Started attempting cleaning this saber - did I destroy the value?

James N.

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... I had an old time collector who told me that he cleaned old metal by lightly rubbing with olive oil - evidently that's a traditional way to clean old coins.
My particular mentor Robert Justice swore by what hew aptly called nose grease - when wanting a mild solvent to clean a small spot of grime, dirt, or real grease or unknown substance he would simply rub his nose or face with his fingers and then the object; amazing what a good job that does, especially when in a pinch like at a gun show or antique mall!
 

Jeff in Ohio

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and pee on it too :bounce: :bounce: :bounce: while you bury it. Actually I got a Polearm from an Auction House that damaged the metal but the wise Shipper took pics showing it was damaged when they got it so not their fault. I was not going to return it since it was rare and I wanted it. Took it to a Metalsmith to repair (2nd time doing that on another) and he did a good job only you could see the repair spot (shiny vs patina). He said lick your thumb and wipe the moisture on the repair spot daily on more. Over time it will match the rest of the blade. He was right and it looks good, took about a month or two.
An old long-rifle guy explained to me the "corn crib" method of aging a rifle barrel to a crusty match for the rest of a long-rifle.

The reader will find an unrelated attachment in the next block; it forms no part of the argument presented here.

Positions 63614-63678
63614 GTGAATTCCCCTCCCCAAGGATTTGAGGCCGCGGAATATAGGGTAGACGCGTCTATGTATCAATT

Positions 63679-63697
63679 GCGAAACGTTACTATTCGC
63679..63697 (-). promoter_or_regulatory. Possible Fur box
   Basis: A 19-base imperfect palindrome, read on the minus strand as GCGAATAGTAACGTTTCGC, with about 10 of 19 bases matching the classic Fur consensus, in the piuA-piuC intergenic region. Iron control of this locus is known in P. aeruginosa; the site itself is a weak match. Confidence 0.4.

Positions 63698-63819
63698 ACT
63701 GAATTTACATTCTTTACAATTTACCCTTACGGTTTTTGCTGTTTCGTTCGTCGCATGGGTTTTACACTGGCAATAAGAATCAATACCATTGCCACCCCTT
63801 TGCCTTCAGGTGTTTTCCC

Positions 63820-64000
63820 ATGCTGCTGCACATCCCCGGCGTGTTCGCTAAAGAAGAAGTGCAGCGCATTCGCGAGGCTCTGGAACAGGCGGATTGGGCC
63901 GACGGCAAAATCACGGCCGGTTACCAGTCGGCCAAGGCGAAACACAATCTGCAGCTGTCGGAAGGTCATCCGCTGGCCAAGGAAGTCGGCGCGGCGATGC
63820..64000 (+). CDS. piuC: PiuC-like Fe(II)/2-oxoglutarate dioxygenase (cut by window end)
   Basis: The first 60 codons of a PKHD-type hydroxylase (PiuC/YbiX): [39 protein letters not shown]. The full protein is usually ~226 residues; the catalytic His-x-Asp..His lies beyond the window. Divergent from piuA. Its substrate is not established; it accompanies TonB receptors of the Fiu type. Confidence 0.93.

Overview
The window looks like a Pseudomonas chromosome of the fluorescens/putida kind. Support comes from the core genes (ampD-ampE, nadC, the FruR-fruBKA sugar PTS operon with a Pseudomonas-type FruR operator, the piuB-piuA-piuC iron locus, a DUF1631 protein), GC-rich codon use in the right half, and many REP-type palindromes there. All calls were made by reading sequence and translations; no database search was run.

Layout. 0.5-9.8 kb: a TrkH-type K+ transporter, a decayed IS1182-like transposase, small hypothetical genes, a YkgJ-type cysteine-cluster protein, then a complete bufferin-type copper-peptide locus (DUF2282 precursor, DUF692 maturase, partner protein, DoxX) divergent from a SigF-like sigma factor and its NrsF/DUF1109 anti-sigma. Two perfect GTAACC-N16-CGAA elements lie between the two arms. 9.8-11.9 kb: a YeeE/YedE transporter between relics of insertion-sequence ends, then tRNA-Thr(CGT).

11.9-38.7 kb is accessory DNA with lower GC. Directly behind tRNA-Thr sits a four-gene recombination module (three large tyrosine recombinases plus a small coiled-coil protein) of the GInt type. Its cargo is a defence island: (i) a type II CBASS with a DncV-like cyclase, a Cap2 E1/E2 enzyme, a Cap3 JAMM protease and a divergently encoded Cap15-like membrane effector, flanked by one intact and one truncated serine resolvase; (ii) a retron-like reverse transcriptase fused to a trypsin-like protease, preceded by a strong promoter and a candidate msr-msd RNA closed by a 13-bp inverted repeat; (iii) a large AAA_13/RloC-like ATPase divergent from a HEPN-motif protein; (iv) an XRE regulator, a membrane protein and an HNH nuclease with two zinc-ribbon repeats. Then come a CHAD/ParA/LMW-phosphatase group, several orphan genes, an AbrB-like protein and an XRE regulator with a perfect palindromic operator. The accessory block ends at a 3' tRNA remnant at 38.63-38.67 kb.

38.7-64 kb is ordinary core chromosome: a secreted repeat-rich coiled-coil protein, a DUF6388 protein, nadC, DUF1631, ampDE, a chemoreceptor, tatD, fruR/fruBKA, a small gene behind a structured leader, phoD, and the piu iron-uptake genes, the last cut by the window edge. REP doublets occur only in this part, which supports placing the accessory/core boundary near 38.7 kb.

Corn cribs were built to store corn on the ear, and allow it to dry over time, and so were somewhat open to the weather. Farmers seldom store ear corn, and so the old wood slat sided cribs now stand empty.
Lean the barrel in corner of the empty crib; it is be exposed to some moisture from time to time as rain blows in or fog brings moisture.
Every month or so, on your evening stroll around the bounds of your farmstead, and after you have had your evening cup of coffee, urinate on that barrel and stand it back in the corner.
This is a slow, gentle aging, and sooner or later, it will match the rest of the metal.
 
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In this case, I understand that this is not a family sword connected in any sentimental way to the poster or any known persons.

I might repeat my view of cleaning efforts:

  • Collectors often say they value untouched, intact items.
  • Grooms often say they value untouched maiden brides.
  • Once a collector gets control, he just can't resist messing with it.
  • Once a groom gets control, he just can't resist....well, you know.

One result in both instances is that NEVER AGAIN is the coveted object untouched, ever again, it is changed for all time.

So, it is wise to think carefully before starting.
Well said Jeff!
This post should be pinned to the top of the relics and collectors forum!
 

jim young

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It did not help value. It did decrease it some. never clean an antique gun or sword or old coins but roman and then ask first. You can do what you like but this does hit value.
 

James N.

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Not in your or my life time:D It take a long time for the patina to turn on brass. Might as well bury it in the back yard for a few years.
Just hanging it back on the wall in my house for a few months seems to do just fine! If I don't "attend" to them annually the finish easily turns dull and flat. Of course as indicated the two Confederate hilts don't get much other than dusting; since the Ames' are in minty condition overall there's NO reason for their hilts to be in any other than shiny condition to match.
 
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